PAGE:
When companies decide to outsource part of their activities, this will require serious preparation. They invest time and effort in a sourcing strategy, considering what should or should not be outsourced. There is attention to the scope (involving one or more vendors), and a business case will identify at least the financial benefits.
A key success factor is often overlooked. Cultural fit is mostly taken for granted. This is strange since there is a broad consensus in the field that culture is an important aspect of any engagement. But what is culture? And what is the culture of an organization that is outsourcing? Or that of a potential vendor?
What is culture?
Various authors have written great things on this topic. I think The Culture Map by Erin Meyer is second to none in books discussing international cultural differences. From my own experience, I have some (anonymized) examples:
In the collaboration between two departments within a ministry there was an ongoing stream of conflicts and escalations. Quite regularly, I found myself in contact with the management of both departments. One department consistently noted the need to comply with European tender processes and ensure the governance followed a pre-agreed RACI matrix. The other department struggled to accept the continuous delays in achieving tangible results. The focus on process compliance vs. the focus on efficiency made it as if both groups spoke different languages.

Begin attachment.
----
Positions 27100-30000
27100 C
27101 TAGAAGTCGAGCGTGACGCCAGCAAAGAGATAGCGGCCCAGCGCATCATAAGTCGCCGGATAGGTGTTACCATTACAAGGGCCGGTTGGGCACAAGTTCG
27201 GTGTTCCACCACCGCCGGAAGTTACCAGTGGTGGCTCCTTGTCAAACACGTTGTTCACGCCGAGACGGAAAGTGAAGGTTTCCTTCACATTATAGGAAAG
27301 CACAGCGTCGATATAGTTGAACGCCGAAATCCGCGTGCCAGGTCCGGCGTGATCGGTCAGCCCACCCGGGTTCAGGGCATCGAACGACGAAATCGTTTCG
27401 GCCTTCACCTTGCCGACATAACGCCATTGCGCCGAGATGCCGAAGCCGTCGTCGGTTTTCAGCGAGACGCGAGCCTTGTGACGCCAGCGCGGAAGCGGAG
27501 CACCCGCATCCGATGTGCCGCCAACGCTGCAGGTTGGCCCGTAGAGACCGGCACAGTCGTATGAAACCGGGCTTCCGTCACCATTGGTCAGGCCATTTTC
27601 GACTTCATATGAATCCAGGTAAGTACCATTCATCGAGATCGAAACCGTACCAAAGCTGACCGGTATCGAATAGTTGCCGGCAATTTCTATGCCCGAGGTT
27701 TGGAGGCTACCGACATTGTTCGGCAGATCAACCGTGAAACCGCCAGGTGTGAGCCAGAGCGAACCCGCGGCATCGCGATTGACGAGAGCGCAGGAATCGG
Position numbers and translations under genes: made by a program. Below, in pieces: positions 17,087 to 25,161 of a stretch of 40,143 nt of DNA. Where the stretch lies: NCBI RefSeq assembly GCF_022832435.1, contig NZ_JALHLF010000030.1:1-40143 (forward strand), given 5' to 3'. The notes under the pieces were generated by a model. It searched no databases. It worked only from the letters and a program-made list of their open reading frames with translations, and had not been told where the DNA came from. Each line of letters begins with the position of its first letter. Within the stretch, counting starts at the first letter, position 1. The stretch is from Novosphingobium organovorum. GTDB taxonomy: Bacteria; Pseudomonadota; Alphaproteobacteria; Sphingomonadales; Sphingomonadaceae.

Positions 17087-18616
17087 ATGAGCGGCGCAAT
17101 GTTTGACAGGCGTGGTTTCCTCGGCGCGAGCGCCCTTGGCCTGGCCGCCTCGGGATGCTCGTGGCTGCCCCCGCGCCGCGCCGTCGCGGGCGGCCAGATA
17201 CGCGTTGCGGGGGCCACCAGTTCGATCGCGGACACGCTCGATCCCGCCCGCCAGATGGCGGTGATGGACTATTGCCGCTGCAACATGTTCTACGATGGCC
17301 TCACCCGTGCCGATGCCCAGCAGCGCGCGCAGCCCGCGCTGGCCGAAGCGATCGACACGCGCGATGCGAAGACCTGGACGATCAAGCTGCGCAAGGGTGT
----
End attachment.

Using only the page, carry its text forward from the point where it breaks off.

Recently, I was involved in a negotiation process and learned about two decision-making extremes. The team on one end of the table had the full mandate to get things done, while the other team had to take every material change back to their senior management. There are ways to work around this during negotiations, but will this work in the years to come? More likely than not, this will result in frustrations for at least one of the parties involved.
My point is not that one culture is superior to another. But it should be clear what the own culture is and which norms, values and rituals in another organization or department are compatible with those. Or not.
Determine your own culture
It is not easy to determine your own culture. Obviously, we are all transparent, client-focused and result-oriented. But are we really? Who are the local heroes and role models within your organization? And what example do they set with their behaviour? As an advisor, I ask these kinds of questions, often leading to memorable conversations. And sometimes to confrontational insights. For example, a tool like Delegation Poker can help clarify the mandate and room to manoeuvre for a negotiation team. In my experience, organisations’ implicit assumptions of their own culture are often far from correct.
A cultural fit is one of the key success factors for any long-term engagement. Insight into your culture and thinking about the desired culture of any collaboration should be top of mind when drafting a sourcing strategy. Not to find partners who are a clone of ourselves. But we must pay attention to possible differences and address this head-on.